Wilt Thou Be Made Whole?
Healing in the Gospels
What is the power that Jesus calls to awaken in us? What does it mean to be healthy and whole? How can we open ourselves so that the healing power can heal what is sick? How can we awaken this power in ourselves?
“Wilt thou be made whole?” is the question Jesus addressed to the paralyzed man who had waited in vain for years at the Pool of Bethesda. Not really answering, he replies that he has no one to carry him down when the angel stirs the waters. “Take up your bed and walk,” Jesus tells him, and the man was made whole and walked.
What passed between them? What communion or communication took place in the interval between the paralyzed man’s “excuse” and Jesus’ injunction? What did the man receive through Jesus’ words? Georg Kühlewind shows how meditation can bring us closer to that event.
Beginning with a meditation-based account of the embodied psycho-spiritual human being, Kühlewind describes the preconditions and possibilities of healing in the Gospels. He goes on to discuss in depth and detail, through meditations, Christ’s various psychological and physical healings.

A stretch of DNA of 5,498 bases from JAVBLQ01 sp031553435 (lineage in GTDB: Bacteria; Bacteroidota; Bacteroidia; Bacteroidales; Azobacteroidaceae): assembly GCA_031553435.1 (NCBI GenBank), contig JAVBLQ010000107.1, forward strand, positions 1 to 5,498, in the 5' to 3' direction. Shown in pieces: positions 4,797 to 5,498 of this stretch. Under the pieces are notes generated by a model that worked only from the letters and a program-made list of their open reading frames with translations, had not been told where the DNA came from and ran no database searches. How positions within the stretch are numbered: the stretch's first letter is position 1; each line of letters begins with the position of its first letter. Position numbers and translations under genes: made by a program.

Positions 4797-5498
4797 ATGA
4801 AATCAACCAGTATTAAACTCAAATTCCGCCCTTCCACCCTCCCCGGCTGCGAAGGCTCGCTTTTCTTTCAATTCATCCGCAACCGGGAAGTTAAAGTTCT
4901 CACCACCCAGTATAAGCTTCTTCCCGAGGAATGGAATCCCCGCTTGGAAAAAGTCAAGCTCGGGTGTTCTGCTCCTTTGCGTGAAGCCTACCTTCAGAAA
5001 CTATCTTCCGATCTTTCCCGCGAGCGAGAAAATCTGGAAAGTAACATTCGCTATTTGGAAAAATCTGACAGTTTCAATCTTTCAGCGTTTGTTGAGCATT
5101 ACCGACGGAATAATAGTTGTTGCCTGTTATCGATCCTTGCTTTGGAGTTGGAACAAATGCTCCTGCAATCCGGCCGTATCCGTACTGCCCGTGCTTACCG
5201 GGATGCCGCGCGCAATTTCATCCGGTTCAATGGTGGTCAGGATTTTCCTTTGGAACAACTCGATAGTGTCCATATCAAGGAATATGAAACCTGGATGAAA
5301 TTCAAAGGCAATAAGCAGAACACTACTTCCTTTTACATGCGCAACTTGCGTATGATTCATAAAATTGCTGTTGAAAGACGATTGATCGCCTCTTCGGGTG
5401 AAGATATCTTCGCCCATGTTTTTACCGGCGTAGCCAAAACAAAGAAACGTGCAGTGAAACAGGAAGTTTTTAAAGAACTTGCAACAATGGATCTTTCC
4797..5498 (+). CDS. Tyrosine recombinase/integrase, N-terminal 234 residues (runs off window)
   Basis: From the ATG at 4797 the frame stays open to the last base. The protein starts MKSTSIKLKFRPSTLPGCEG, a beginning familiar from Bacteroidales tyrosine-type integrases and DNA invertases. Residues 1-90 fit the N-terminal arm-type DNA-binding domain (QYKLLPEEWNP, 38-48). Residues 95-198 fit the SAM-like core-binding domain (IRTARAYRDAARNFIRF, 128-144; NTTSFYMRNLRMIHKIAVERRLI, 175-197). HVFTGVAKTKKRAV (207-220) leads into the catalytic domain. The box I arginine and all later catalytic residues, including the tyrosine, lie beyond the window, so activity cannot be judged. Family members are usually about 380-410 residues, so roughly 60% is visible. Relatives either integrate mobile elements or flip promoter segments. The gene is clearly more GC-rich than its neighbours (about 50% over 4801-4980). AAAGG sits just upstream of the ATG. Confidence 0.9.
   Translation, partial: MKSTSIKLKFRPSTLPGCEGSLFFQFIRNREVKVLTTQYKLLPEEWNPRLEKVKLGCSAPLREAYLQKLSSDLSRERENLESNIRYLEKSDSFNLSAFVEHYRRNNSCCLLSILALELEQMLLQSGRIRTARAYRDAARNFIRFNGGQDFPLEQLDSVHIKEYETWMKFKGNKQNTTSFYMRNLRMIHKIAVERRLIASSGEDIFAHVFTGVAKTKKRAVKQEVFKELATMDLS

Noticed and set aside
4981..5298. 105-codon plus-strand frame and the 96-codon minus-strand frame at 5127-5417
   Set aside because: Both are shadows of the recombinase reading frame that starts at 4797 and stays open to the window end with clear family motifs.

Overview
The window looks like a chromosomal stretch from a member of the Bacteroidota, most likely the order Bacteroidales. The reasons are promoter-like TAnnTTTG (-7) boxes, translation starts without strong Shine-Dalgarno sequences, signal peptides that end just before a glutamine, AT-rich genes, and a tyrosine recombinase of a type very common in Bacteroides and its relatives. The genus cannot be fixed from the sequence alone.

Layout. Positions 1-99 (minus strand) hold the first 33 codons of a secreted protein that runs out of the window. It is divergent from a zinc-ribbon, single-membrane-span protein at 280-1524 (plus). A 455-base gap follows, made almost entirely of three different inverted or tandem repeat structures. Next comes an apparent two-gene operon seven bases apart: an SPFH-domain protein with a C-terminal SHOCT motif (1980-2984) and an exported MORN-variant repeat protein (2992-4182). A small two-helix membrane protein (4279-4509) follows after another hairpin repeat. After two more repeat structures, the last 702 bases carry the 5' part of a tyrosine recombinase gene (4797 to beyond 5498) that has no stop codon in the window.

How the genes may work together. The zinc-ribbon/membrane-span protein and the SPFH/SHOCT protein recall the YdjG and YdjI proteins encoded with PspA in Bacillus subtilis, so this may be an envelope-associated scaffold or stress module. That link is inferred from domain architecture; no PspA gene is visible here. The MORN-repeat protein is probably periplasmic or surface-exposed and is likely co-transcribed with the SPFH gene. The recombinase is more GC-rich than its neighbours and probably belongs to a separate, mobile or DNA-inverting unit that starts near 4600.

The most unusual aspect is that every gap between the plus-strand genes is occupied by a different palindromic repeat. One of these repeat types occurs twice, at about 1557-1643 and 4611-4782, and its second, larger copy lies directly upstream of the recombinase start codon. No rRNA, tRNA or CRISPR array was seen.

The unique quality of this book is that Kühlewind utilizes the healings in the Gospels as themes for meditation—spiritual exercises that can bring us to a more intimate understanding of Christ’s healing power. In this way, Kühlewind shows us how to approach a deeper understanding of the healing process itself and begin to heal ourselves. In the process, we come to understand the Gospels and ourselves in a new way.
C O N T E N T S:
Introduction by Michael Lipson, PhD
How to Read this Book
2. The Anthroposophic Basis of Healings in the Language of the New Testament
3. The “Psychiatric” Healings
4. Bodily Healings
5. Gospel Healings in the Light of Anthroposophy